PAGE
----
Colorado Avalanche officiating will be minus referee Tim Peel after the official was recorded admitting he made a make-up call.
The Colorado Avalanche will not have referee Tim Peel to officiate their games anymore. As has been widely reported, the referee will no longer be allowed to work NHL games after a comment he made was caught by a “hot mic.”
Peel was officiating the Tuesday Nashville Predators-Detroit Red Wings game Tuesday night. He stood too close to an ice effects microphone while chatting with fellow referee Kelly Sutherland. Peel had just assessed Nashville forward Viktor Arvidsson a tripping penalty five minutes into the second period.
The quote caught on the mic is the following:
“It wasn’t much, but I wanted to get a (expletive) penalty against Nashville early in the,”
Here’s video from the game:
Awkward. His voice is almost as loud and clear as the announcer’s so there’s no question what he was saying.
The NHL took swift action and announced that, to maintain the integrity of the game, Peel would no longer work games. He was set to retire in a month.
The incident has brought about a discussion concerning game management. It has long been acknowledged tacitly that refs will assess “makeup calls.” These calls come if they missed something egregious earlier or if a team has had several penalties in a row. They also happen if a referee wants to cool a team down — he might tell two players itching to fight that, if they do, he’ll assess just one of them an extra penalty.
Does that kind of situation maintain the “integrity” of the game? To the word of the law, of course not. But referees are human and make mistakes. Why shouldn’t they assess a later call if they missed one earlier?
Unfortunately, as we’ve all seen, officiating can affect the outcome of the game. The Colorado Avalanche have been on both sides of that quandary — we in Avs Nation know exactly what I’m referring to if I say, “Gabriel Landeskog was NOT offside!!!!!”
So, a deliberately soft call could actually affect a team’s future. Why would a referee want to do that? Well, Carolina Hurricanes coach Rod Brind’amour thought the following:
“Watch what happens at the end of games. It seems to always get a power play, the team that’s behind. I think it’s just human nature. It’s hard. I know they’re not trying to do that. I don’t believe that that’s how they go about it. It’s just human nature to maybe look for the team that’s down, but it seems to happen all the time.”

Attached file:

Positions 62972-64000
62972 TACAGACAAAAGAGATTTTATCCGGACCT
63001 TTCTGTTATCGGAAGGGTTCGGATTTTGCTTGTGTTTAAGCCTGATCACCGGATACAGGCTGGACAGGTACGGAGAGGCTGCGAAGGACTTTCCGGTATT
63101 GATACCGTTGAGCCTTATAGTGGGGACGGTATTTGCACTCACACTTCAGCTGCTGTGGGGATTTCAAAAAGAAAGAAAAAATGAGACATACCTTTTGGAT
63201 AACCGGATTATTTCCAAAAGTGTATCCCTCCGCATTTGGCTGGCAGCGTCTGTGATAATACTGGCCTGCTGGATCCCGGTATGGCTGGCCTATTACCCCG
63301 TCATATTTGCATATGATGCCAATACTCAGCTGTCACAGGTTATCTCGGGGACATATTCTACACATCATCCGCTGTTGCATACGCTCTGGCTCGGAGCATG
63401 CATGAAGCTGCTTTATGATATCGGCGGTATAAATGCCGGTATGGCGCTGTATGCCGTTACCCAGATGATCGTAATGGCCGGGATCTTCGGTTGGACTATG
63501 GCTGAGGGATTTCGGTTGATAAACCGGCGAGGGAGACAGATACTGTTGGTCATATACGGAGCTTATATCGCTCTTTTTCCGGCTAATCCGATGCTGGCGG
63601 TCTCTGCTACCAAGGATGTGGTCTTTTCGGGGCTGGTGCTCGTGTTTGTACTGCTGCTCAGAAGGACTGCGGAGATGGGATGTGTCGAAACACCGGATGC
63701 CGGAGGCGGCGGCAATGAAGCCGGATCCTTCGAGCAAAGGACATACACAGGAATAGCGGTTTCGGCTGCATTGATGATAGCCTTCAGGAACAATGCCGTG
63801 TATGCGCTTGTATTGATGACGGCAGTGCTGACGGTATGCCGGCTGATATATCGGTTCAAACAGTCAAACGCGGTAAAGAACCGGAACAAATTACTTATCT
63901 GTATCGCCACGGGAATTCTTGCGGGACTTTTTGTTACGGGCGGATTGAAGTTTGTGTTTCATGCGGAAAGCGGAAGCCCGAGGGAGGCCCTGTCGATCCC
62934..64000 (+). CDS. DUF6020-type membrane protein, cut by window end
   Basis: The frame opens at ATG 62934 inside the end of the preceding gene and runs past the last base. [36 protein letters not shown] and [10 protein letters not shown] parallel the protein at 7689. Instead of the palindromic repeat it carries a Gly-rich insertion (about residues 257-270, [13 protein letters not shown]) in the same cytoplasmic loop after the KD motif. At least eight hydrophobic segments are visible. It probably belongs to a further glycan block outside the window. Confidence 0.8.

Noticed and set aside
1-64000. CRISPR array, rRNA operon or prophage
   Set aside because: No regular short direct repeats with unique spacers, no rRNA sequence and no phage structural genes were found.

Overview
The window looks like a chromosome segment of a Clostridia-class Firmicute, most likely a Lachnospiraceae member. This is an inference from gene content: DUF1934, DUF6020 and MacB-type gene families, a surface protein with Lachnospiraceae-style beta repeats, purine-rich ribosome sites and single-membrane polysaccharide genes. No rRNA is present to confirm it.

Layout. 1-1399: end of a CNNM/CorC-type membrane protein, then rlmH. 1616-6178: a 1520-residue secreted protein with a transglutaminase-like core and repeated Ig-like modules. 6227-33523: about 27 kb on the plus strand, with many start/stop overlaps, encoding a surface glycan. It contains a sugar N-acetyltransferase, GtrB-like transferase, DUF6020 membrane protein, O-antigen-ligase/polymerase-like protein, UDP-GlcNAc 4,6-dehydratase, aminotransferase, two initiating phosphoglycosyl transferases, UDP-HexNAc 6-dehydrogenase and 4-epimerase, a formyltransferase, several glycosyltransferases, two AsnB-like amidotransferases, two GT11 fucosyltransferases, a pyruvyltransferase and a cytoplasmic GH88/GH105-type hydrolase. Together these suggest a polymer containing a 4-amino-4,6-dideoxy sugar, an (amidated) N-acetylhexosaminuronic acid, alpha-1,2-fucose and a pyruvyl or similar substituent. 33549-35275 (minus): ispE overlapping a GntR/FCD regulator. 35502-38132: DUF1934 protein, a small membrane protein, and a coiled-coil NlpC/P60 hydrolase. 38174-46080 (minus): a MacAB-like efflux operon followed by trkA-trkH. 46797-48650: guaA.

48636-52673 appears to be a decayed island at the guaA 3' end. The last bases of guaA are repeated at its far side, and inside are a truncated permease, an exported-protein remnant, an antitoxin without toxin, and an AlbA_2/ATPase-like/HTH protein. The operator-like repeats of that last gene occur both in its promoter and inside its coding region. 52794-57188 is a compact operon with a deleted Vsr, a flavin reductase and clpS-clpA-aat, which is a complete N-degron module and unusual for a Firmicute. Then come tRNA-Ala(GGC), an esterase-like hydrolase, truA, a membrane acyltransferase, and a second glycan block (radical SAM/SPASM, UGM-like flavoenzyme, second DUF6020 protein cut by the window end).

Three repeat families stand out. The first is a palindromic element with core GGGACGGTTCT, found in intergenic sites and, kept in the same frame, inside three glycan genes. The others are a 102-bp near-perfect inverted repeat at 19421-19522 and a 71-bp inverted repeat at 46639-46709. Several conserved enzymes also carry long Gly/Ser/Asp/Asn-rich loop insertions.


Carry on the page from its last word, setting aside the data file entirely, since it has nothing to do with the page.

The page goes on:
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That scenario has haopened to the Colorado Avalanche a lot of times, in a bad way. They’ll be leading late in the third and suddenly be assessed a penalty.
Is it really just because the referee “feels bad” for the losing team? Might not some teams get a pass while others get scrutinized? For example, Brind’amour might like to see referee Brian Pochmara on the ice because the Hurricanes had a 5-1 record with him last season.
The Avs enjoyed a 3-0 record last season with Jean Hebert refereeing and a 5-0 with Jake Brenk officiating. Ian Walsh and his 0-5, on the other hand, is something we can do without. (All stats from Scouting the Refs)
Get ready, Avs fans, to roll your eyes into the back of your heads because I’m going to quote former Avalanche Matt Duchene:
“Imagine the scenario where they score on that power play, we lose the game and we miss the playoffs by a point? Imagine that scenario. That could happen. That is not out of the realm of possibility. I don’t think there’s a place in hockey for that. You gotta call the game. I’ve always been frustrated when I see even-up calls or something like that. If one team is earning power plays you can’t punish them because the other team is not.”
He has a point. In fact, going back to the Landeskog offside call, which was softer than a chinchilla, it absolutely cost Colorado Game 7 of the playoffs!
I don’t have a problem with makeup calls when a referee missed something egregious or made a soft call on one team so makes a soft call on the other. That’s like if you’re sharing a piece of cake — you try to make sure both parties get equal cake and frosting.
However, referees should not try and otherwise handle the flow of the game. It goes how it goes. The referee is just there to make sure nothing too bad happens.
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The Colorado Avalanche are actually going to miss Tim Peel. The perception has been that the official often made soft calls against the team. However, they’ve gone 8-4 under him the last three seasons.